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Islam in environmental education
Surveys on environmental education in Muslim societies indicate that ordinary Muslims prefer being educated about environmentalism by their religious leaders. In a Jordanian survey from the early 1990s, the majority of the respondents (64%) believed that Imams should take an active role in environmental education and public awareness, while a third (34%) felt that Imams were already doing so.
According to Atallah, Khan and Malkawi, it is common in the Eastern Mediterranean region to promote human well-being in all aspects of life, including education, through the use of Islamic concepts. By this approach, education systems based on Islamic principles offer forums for delivering Islamic teachings, and the mosque, as is well known, is one of the most efficient places to reach the public in all topics concerning daily life.261 It should, however, always be kept in mind that a purpose-oriented application of Islamic principles does 259 Ibid., pp. 21-22.
260 Ibid., p. 22.
261 Sadok Atallah, M. Z. Ali Khan & Mazen Malkawi, ‘Water Conservation through Public Awareness Based on Islamic Teachings in the Eastern Mediterranean Region’, in Faruqui et al.
(eds.) Water Management in Islam, (Tokyo: United Nations University Press, 2001), pp. 49-60.
FIIA REPORT 25/2010 105 not come without its problems. As is well known, by focusing on selected parts of Islamic teachings, local mosques have been used, for example, as forums for spreading radical Islamism.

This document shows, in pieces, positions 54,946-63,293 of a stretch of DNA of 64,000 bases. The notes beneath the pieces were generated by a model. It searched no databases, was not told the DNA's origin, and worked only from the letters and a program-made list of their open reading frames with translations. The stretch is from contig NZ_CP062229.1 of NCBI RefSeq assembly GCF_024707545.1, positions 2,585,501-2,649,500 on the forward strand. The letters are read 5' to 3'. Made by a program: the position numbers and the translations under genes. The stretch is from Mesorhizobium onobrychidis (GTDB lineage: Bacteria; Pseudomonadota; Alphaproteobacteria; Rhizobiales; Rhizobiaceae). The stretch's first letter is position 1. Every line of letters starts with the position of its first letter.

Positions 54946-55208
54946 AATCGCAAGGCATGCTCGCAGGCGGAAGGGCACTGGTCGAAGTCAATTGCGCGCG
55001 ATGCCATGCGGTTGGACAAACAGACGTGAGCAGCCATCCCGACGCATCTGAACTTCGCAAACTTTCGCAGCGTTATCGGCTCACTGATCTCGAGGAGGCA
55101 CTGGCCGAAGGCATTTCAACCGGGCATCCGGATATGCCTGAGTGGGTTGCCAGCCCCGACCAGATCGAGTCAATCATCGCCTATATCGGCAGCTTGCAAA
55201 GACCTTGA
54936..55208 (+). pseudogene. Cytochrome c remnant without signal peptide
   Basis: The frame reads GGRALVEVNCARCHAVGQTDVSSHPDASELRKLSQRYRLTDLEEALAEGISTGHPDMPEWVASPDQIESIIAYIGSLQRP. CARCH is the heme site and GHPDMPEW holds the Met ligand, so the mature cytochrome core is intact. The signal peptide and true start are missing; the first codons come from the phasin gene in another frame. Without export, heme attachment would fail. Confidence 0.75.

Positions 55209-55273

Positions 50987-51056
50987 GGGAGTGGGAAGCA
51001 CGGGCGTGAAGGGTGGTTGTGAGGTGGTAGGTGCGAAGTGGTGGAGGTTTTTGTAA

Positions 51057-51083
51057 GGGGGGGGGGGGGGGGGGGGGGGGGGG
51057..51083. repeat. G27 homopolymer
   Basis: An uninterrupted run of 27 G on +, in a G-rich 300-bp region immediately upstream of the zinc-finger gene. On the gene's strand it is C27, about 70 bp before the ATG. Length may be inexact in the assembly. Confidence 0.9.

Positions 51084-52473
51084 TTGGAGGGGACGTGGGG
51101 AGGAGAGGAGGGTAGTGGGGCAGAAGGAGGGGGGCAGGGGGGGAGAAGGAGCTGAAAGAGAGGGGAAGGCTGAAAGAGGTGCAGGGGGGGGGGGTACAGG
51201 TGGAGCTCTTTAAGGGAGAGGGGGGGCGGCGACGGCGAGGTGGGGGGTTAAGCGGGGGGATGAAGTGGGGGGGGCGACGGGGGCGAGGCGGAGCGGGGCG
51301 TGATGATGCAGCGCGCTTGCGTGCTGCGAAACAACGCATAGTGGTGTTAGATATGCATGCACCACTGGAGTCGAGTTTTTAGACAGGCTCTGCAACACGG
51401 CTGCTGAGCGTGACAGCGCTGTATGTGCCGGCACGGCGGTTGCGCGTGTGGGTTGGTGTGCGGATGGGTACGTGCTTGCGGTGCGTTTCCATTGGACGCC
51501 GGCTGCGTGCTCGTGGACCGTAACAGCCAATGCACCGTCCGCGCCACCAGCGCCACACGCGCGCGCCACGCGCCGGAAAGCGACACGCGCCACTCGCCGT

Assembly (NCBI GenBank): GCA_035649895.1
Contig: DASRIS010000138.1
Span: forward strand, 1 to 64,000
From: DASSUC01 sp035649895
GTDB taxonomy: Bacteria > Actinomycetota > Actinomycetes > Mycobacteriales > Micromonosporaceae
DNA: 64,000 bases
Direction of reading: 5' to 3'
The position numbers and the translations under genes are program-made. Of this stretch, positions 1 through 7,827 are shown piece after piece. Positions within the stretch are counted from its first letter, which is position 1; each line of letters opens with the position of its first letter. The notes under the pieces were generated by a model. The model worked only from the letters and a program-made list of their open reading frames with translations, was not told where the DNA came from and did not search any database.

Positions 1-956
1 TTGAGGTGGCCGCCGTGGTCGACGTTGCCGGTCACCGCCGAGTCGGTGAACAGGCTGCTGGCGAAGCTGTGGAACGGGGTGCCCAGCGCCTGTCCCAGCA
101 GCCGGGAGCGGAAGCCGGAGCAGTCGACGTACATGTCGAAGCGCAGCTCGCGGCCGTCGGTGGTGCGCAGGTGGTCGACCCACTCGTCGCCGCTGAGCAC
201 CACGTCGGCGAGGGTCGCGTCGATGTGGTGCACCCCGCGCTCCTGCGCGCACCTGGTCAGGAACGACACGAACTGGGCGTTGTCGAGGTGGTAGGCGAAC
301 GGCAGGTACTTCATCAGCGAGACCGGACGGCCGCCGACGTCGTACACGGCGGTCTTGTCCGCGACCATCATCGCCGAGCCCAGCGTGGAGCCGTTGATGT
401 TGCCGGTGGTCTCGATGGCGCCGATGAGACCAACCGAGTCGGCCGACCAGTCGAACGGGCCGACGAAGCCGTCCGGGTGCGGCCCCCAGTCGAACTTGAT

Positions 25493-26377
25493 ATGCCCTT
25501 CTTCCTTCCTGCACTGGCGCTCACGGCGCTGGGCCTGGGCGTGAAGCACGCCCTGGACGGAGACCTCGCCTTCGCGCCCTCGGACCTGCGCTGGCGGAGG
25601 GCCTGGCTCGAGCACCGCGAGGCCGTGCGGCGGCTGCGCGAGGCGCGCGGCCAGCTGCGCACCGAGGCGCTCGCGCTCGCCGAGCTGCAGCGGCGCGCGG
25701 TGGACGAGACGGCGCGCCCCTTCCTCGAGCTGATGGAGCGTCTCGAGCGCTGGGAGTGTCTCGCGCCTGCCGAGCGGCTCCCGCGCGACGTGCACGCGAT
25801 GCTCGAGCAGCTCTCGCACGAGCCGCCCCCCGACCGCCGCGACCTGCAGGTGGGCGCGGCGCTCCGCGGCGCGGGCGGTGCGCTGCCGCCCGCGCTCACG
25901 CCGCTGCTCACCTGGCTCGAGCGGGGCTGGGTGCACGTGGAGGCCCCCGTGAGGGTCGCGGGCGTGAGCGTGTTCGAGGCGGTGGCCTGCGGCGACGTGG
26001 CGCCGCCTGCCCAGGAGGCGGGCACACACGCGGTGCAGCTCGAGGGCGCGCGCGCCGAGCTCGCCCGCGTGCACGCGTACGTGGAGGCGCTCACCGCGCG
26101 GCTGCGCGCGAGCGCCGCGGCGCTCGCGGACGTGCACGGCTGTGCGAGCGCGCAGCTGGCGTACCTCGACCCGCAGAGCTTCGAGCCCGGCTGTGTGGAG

Local policymakers are becoming increasingly cognizant of the value of including religious and cultural aspects in public awareness and education strategies. Islamic teachings on water conservation are also beginning to be included in water demand management strategies in Muslim countries. As early as the 1990s, in a joint programme between the Ministries of Water Sources, Awqaf and Islamic Affairs, imams in Amman were educated on water scarcity in Jordan and on the need for public cooperation. 262 Atallah, Khan and Malkawi also argue that promoting the conservation of the environment within the Islamic faith is productive: using the Islamic educational system to raise public awareness has a beneficial effect on the level of environmental knowledge. Therefore, they accentuate the fact that for public awareness programmes to be as efficient as possible they need to be holistic and multidisciplinary, and include both religious and social aspects.263 According to Imfadi abu-Hola, Associate Professor in environmental ethics at Yarmouk University in Jordan, environmental education and multi-cultural education share several similarities through emphasizing values such as the importance of education, empowerment and active citizenship. Further common features are valuing diversity, respect and compassion. Also, both have a global perspective.264 Water protection principles that heed the local religious context are, according to Hussein Amery, likely to be more effective than imported, foreign environmental principles. Amery, an expert in Levantine water issues, goes on to say that Islamic teachings embrace possibilities to develop water and environmental protection, which is in accordance with Islam through the capacity of humans as khalīfa.